As I am writing this it’s a little under 48 hours from when I should be on my way home from the Gender Identity Clinic (GIC) and it’s going to be a bumpy ride.

My wife is Chinese and for both cultural and personal reasons has never accepted my desire to be accepted as female. “Never in my lifetime” is the expression she tearfully uses to describe her feelings when the possibility of her having a transgendered husband is ever discussed, which is extremely rare anyway.

I belatedly told her about my first GIC appointment, some months after the event, but tonight I’m going to have to tell her that I have my next appointment on Wednesday, that I’ll be needing to get up early on Wednesday morning so as to prepare, I’ll be getting my hair done on the way there, and that as time on Wednesday will be so short I will need to do my nails on Tuesday evening.

This won’t go down well!

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Recollections (More GIC practice)

When I was very young Tony, a next-door neighbour of ours, adult male and the “son” in the family, used to make dresses for his niece. As I was about the same age and size as her I would often go round there to “model” them so that the fit could be checked; sometimes with my parents present, sometimes alone. I’m reminded now of those pins sticking into me as I walked around in the dresses and scratching sometimes as the dresses were put on and taken off. eep!

I loved putting those dresses on. I loved the feel of the material, the styles, the hang of them, the lovely little puffy sleeves … they felt wonderful!

But what I also remember very vividly, and have always remembered, is when I would walk into the living room and his parents, and mine if they were there, would say things like “Oh, doesn’t he look pretty!”, or “He looks so beautiful in that!”, “Gorgeous!”.

Sometimes I would go round next door to put on a “finished” version and toddle (metaphorically speaking) back round to ours to show Mum how “beautiful” I looked in it, and when I stepped out into the summer sunlight wearing those sweet little dresses I felt absolutely fabulous!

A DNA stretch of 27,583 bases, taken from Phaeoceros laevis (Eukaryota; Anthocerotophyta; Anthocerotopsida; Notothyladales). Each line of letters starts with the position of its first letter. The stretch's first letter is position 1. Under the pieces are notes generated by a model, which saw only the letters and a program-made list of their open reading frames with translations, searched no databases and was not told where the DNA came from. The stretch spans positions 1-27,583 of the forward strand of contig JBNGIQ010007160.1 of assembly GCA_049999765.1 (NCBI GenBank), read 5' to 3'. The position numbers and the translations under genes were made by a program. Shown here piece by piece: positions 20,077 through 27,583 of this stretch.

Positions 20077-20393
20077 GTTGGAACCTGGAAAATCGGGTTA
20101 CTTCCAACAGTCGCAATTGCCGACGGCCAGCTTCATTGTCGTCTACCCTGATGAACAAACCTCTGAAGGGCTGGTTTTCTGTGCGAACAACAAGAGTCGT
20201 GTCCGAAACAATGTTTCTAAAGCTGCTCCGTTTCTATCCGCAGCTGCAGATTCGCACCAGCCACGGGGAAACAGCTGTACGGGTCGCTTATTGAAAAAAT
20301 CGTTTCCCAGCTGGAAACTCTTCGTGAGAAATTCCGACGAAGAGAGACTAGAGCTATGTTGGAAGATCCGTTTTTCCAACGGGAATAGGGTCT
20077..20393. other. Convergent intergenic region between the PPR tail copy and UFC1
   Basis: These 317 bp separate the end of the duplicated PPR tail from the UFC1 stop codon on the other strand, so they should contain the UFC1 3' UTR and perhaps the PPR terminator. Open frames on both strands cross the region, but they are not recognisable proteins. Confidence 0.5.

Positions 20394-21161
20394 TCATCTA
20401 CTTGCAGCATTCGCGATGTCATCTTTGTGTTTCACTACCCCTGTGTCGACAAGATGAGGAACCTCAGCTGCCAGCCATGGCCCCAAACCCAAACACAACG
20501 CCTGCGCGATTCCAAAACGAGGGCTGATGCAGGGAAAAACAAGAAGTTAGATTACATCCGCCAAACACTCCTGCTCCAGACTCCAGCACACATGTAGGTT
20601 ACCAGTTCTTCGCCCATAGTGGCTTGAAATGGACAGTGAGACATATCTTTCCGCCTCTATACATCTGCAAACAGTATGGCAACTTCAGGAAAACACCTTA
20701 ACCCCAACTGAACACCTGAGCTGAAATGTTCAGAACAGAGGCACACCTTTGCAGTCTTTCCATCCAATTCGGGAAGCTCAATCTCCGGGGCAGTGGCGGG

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Just when I needed a hug …

It’s been a bad week.

I’ve been feeling really low for many reasons and it got to the point yesterday when I realised that other than my 30-Something nephew J who gives “brotherly” hugs, and who I don’t see often enough, I haven’t actually had a hug for almost 3 years.

Sure Danny and I hug in Second Life, or at least our avatars do, and knowing that he’s there for me wanting to be with me and holding me close, that’s the highlight of my day even though we’re only in simulated physical contact. I share “symbolic” textual hugs with S, Z and other close friends in Second Life too.

But what my innermost self needed was to feel that squeeze when you and someone else really take hold of one another, hug, and mean it.

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Doing a lot of reading

One of the ways I’ve benefited since starting this blog is that the WordPress Reader has enabled me to focus in on some interesting material with regard to the whole process of transitioning that I wouldn’t otherwise have come across; useful tips and guidelines, the experiences of other people both as transgendered individuals or their friends/relatives, and motivational posts or wordings which help to boost my confidence.

Ever since my accident 9 years ago I’ve had great difficulty with committing myself to reading much because of the concentration it takes and trying to justify the “worth” of it because within a very short space of time I’m so likely to forget that I ever read things in the first place. It’s because of that very fact that I’ve completely given up even trying to read books.  As much as I would dearly love to settle down for a day and devour a good read from cover to cover (my old way), trying to read a book in bite-sized chunks, such as a chapter a day, would be impossible both from an organisational and “keeping up with the story” viewpoint; I’d have forgotten what I’d read before, who any characters were, the interactions between them, etc. etc.. (In the eyes of the medical profession, of course, this in no way inhibits any aspect of my daily life).

But blogs are different.  Blog posts can be spoon-fed to me, and it really isn’t that important a lot of the time to be able to remember what happened yesterday or in some previous post by the author. If I need to refer back to anything to help in my understanding of anything or to contextualise anything in particular then I can just do so by switching to a different tab in the browser.